Statements and actions by Israel and the UAE show how much regional decisionmaking is still shaped by U.S. assurances that enable parties to calibrate their cost-benefit analyses—an approach that could serve as a template for potential future Israel-Gulf ties.
In parsing the significance of the landmark August 13 announcement that Israel and the United Arab Emirates would be normalizing their relations, it is important to understand how U.S.-led diplomacy developed over the course of this year. It is fair to say that none of the participants foresaw this outcome at the start of 2020, and the manner in which they arrived there reveals the diplomatic dynamics between Washington, Israel, and Arab governments.
HOW ANNEXATION BECAME A TICKING CLOCK
When the Trump administration unveiled its long-awaited Israeli-Palestinian peace plan on January 28, Palestinians rejected it outright as being unfair to their interests. In response, Israeli prime minister Binyamin Netanyahu—just before his third successive, inconclusive election—declared that the Trump administration should permit Israel to unilaterally annex the approximately 30 percent of the West Bank set aside for Israel in the U.S. plan. The administration insisted that he hold off until after the March election, fearing the appearance of U.S. interference in the vote.
On April 20, Netanyahu and rival Benny Gantz reached a coalition agreement that would allow the prime minister to bring annexation before the cabinet and Knesset for a vote as early as July 1, provided Israel could secure the “full agreement” of the United States and avoid endangering its peace treaties with Egypt and Jordan. This target date created an international countdown to annexation—and, in turn, a catalyst for direct and indirect foreign pressure that ultimately prevented it.
In the United States, polls showed that Joe Biden was significantly ahead in the presidential race, and he publicly opposed annexation, so Netanyahu feared that there would be repercussions for Israel if he tried to implement the policy too close to the U.S. election. Meanwhile, various U.S. and foreign officials feared that annexation would spell the end of the two-state solution and create regional problems, from European leaders to congressional Democrats (191 of whom signed a petition against the idea) to Jordan’s King Abdullah (who publicly warned of a “massive collision” with Israel, echoing the chorus of Arab officials privately sending their concerns to the White House).
In Israel, retired national security officials noted that the move would provide no strategic advantage for their country. Elements of the right wing opposed it as well, albeit for diametrically different reasons—settler leaders did not want Netanyahu to yield 70 percent of the West Bank to a future Palestinian state, as called for under the U.S. plan.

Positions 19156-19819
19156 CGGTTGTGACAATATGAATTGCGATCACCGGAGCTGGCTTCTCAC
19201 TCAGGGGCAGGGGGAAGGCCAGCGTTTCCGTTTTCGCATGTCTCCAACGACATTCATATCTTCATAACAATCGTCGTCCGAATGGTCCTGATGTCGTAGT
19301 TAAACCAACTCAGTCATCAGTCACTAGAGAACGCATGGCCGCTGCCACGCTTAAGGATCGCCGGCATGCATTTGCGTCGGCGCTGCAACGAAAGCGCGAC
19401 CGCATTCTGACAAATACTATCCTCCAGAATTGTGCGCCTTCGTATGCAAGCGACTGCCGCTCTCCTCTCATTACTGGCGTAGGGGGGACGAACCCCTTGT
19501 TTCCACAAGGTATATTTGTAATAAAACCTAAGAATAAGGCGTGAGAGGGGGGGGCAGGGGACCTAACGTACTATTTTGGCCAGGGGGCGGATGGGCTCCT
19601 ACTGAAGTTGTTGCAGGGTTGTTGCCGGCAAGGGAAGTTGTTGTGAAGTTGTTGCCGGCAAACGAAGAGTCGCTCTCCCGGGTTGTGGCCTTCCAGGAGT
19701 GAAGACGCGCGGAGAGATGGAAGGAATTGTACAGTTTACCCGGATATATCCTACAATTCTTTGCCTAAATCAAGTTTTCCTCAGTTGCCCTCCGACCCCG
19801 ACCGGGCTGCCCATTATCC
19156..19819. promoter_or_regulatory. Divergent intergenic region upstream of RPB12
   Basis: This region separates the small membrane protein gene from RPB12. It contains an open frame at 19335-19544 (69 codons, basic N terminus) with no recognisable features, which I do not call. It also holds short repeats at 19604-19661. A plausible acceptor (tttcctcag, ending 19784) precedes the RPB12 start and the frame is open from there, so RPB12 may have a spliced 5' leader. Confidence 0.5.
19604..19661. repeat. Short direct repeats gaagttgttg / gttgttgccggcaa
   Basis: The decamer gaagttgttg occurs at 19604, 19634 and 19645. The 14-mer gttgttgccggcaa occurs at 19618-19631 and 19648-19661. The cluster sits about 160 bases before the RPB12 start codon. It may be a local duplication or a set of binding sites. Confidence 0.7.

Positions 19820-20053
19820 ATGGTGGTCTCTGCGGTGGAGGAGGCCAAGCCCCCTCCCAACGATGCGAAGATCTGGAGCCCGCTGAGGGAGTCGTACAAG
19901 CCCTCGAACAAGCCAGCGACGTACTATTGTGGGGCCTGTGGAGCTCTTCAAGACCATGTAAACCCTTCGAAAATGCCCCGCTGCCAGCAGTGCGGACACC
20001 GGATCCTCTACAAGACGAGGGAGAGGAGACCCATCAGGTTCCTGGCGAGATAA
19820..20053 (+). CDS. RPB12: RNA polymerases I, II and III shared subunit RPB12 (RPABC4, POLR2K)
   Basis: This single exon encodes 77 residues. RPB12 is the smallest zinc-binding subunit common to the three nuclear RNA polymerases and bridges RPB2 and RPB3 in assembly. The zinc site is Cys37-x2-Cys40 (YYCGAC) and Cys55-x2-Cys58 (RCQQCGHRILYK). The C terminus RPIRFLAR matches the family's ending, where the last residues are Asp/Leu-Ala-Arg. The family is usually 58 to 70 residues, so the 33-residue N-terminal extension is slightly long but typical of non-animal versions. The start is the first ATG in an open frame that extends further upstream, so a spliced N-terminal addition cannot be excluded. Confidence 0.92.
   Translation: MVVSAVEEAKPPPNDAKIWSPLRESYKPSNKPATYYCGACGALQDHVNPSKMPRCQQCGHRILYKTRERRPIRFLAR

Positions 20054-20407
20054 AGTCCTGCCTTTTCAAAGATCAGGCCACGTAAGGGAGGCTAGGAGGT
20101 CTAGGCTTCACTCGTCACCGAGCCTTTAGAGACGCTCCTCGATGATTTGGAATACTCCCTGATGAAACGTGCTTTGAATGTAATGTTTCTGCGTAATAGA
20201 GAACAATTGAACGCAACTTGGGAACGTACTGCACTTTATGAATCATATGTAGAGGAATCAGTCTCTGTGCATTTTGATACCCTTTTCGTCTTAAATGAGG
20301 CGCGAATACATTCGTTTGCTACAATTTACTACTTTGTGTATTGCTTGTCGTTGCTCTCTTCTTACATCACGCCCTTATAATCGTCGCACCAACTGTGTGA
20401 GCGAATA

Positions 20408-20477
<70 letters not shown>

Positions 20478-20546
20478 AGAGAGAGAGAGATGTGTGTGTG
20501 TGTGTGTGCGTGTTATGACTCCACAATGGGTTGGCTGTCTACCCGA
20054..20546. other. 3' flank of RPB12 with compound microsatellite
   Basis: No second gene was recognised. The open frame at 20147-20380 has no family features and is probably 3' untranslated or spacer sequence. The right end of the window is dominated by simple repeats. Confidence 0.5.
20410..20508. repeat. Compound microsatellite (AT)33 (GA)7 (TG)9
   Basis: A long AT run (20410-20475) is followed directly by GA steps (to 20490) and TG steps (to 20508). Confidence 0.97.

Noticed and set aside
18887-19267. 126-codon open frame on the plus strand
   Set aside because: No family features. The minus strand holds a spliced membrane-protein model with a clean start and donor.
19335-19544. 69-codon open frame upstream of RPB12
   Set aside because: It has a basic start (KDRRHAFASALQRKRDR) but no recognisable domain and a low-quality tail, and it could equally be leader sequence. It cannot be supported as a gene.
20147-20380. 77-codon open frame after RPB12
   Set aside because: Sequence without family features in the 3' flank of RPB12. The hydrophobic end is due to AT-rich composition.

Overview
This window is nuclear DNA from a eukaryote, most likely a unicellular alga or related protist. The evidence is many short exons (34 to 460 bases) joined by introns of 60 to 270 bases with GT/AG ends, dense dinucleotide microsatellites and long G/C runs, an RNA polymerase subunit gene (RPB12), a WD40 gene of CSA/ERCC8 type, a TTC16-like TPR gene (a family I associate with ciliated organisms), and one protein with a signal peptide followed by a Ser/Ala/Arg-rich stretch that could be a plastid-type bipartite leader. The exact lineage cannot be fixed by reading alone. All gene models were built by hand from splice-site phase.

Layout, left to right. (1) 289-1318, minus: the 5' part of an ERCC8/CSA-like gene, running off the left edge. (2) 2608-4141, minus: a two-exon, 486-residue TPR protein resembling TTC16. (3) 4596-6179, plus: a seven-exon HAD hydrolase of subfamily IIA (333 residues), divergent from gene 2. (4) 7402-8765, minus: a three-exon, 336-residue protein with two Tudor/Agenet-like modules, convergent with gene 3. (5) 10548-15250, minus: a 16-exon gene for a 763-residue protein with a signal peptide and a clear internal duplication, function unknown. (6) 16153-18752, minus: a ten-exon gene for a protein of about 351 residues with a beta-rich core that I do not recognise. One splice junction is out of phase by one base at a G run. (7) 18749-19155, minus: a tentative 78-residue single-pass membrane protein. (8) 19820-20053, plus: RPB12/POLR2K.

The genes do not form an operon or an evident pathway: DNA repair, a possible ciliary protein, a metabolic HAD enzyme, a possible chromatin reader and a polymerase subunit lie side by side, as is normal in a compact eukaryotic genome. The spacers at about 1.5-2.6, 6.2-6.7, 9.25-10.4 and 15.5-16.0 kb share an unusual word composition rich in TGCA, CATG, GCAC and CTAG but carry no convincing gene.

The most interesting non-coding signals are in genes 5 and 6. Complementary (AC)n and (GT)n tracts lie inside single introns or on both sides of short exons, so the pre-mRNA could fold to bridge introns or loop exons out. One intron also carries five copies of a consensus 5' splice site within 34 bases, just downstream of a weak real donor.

Failing to predict the severity of the backlash against its plan, the Trump administration was displeased with Netanyahu for essentially casting the proposal as an annexation plan rather than a peace plan. Accordingly, Washington’s tone changed around the time of Secretary of State Mike Pompeo’s May 13 visit to Israel. U.S. officials began insisting that Netanyahu reach consensus on the matter with his coalition partners Gantz and Gabi Ashkenazi, seemingly in the hope of shrinking any annexation that did occur and, perhaps, calming the stormy waters. Yet it was far from clear that officials could find a sweet spot assuaging all interested parties—their counterparts in Europe and the Middle East. Nonetheless, senior U.S. officials made clear that the Trump White House would prefer to avoid alienating Netanyahu during a U.S. election year.
The U.S. approach shifted again in late June, when senior presidential advisor Jared Kushner dispatched special assistant Avi Berkowitz to Israel to urge territorial “compensation” as a part of the annexation package. Specifically, the administration insisted that Israel provide the Palestinians with reportedly around 6 percent of Area C (the 60 percent of the West Bank controlled by Israel) in exchange, so the White House could claim that annexation was not unilateral and that each side would gain about the same amount of land. Netanyahu refused, however, likely because his settler base fiercely opposes yielding any of Area C. He may have thought he could still sell Trump directly on the idea that unilateral annexation would energize the American evangelical base during the election campaign. Yet a U.S. official has since indicated that the White House was disappointed because younger evangelicals were apparently not excited about the idea.
BREAKING THE IMPASSE
By the time Berkowitz returned home on July 2, a new approach was required. U.S. officials presented Israel with the idea of forgoing annexation entirely in exchange for a non-belligerency agreement with the UAE. The idea was championed by Emirati ambassador to Washington Yousef Al Otaiba, who had supported a previous non-belligerency proposal in 2019. A few weeks before the latest proposal, he had reached out to Israelis in a Yediot Aharonot op-ed, writing that they would have to choose between normalization and annexation. After receiving the U.S.-tendered offer, Israel responded that it needed to be a peace treaty, according to a senior Arab official.